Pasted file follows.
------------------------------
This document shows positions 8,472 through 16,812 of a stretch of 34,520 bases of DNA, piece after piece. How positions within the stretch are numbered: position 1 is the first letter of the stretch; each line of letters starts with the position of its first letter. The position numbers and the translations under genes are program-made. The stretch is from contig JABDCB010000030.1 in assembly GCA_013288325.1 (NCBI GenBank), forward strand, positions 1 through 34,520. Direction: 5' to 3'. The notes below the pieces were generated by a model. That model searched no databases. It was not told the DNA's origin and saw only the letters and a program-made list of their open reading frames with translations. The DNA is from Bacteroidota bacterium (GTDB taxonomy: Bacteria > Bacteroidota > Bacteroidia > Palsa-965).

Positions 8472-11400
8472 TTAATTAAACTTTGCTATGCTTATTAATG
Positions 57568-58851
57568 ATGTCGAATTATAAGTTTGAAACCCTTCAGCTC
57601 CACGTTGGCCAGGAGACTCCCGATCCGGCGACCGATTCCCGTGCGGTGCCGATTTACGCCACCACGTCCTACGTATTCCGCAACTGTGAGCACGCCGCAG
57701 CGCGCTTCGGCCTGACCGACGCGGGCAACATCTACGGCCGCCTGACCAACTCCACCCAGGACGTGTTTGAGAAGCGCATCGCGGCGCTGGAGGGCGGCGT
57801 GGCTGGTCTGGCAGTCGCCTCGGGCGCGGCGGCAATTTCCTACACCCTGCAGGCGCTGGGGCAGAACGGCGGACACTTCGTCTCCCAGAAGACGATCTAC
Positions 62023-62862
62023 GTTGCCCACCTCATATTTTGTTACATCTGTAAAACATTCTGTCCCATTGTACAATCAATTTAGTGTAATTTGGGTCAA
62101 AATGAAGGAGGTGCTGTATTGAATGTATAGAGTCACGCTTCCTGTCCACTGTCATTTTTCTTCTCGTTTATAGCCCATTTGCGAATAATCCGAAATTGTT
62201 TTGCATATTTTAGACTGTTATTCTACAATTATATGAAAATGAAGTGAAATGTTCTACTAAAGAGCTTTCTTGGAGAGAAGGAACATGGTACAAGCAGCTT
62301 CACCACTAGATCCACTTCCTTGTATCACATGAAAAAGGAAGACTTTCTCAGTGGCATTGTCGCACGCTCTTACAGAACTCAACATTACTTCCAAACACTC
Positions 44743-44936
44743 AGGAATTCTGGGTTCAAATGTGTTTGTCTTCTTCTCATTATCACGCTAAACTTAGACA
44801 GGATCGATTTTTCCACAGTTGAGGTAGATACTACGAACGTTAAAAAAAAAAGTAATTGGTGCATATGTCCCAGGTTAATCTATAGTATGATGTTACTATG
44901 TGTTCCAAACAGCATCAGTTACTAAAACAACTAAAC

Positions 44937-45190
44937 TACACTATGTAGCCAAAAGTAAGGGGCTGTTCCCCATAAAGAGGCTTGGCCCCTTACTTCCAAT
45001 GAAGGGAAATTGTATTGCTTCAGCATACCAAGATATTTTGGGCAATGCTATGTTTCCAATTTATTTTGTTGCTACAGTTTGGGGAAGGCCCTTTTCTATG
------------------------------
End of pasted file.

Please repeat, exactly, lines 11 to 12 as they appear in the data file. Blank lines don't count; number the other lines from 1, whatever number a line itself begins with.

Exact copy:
62101 AATGAAGGAGGTGCTGTATTGAATGTATAGAGTCACGCTTCCTGTCCACTGTCATTTTTCTTCTCGTTTATAGCCCATTTGCGAATAATCCGAAATTGTT
62201 TTGCATATTTTAGACTGTTATTCTACAATTATATGAAAATGAAGTGAAATGTTCTACTAAAGAGCTTTCTTGGAGAGAAGGAACATGGTACAAGCAGCTT